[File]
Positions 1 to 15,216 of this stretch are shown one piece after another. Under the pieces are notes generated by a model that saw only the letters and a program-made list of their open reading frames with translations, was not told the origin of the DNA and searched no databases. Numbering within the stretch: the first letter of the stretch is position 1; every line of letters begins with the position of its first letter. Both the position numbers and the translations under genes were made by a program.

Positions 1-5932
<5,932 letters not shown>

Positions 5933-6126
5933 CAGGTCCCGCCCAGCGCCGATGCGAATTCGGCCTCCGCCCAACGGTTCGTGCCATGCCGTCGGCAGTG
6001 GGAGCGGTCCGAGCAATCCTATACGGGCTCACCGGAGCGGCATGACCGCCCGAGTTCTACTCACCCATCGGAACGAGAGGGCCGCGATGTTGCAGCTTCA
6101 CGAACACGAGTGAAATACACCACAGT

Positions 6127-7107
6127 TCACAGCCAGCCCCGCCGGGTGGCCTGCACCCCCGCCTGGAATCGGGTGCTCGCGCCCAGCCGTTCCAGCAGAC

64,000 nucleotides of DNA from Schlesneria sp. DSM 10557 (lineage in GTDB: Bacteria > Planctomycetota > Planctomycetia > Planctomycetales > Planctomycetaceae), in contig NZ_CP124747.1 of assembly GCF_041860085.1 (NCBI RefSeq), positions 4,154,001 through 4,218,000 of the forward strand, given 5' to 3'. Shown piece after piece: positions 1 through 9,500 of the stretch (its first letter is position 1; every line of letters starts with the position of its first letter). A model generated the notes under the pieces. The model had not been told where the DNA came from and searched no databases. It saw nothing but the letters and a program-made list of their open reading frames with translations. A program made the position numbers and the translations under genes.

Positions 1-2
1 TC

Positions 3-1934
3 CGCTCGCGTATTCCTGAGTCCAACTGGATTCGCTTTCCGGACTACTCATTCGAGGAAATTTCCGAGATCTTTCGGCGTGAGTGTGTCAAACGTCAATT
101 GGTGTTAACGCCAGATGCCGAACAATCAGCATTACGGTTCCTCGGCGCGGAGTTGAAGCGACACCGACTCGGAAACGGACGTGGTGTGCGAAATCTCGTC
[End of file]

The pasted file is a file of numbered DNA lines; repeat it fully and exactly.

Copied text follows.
Positions 1 to 15,216 of this stretch are shown one piece after another. Under the pieces are notes generated by a model that saw only the letters and a program-made list of their open reading frames with translations, was not told the origin of the DNA and searched no databases. Numbering within the stretch: the first letter of the stretch is position 1; every line of letters begins with the position of its first letter. Both the position numbers and the translations under genes were made by a program.

Positions 1-5932
<5,932 letters not shown>

Positions 5933-6126
5933 CAGGTCCCGCCCAGCGCCGATGCGAATTCGGCCTCCGCCCAACGGTTCGTGCCATGCCGTCGGCAGTG
6001 GGAGCGGTCCGAGCAATCCTATACGGGCTCACCGGAGCGGCATGACCGCCCGAGTTCTACTCACCCATCGGAACGAGAGGGCCGCGATGTTGCAGCTTCA
6101 CGAACACGAGTGAAATACACCACAGT

Positions 6127-7107
6127 TCACAGCCAGCCCCGCCGGGTGGCCTGCACCCCCGCCTGGAATCGGGTGCTCGCGCCCAGCCGTTCCAGCAGAC

64,000 nucleotides of DNA from Schlesneria sp. DSM 10557 (lineage in GTDB: Bacteria > Planctomycetota > Planctomycetia > Planctomycetales > Planctomycetaceae), in contig NZ_CP124747.1 of assembly GCF_041860085.1 (NCBI RefSeq), positions 4,154,001 through 4,218,000 of the forward strand, given 5' to 3'. Shown piece after piece: positions 1 through 9,500 of the stretch (its first letter is position 1; every line of letters starts with the position of its first letter). A model generated the notes under the pieces. The model had not been told where the DNA came from and searched no databases. It saw nothing but the letters and a program-made list of their open reading frames with translations. A program made the position numbers and the translations under genes.

Positions 1-2
1 TC

Positions 3-1934
3 CGCTCGCGTATTCCTGAGTCCAACTGGATTCGCTTTCCGGACTACTCATTCGAGGAAATTTCCGAGATCTTTCGGCGTGAGTGTGTCAAACGTCAATT
101 GGTGTTAACGCCAGATGCCGAACAATCAGCATTACGGTTCCTCGGCGCGGAGTTGAAGCGACACCGACTCGGAAACGGACGTGGTGTGCGAAATCTCGTC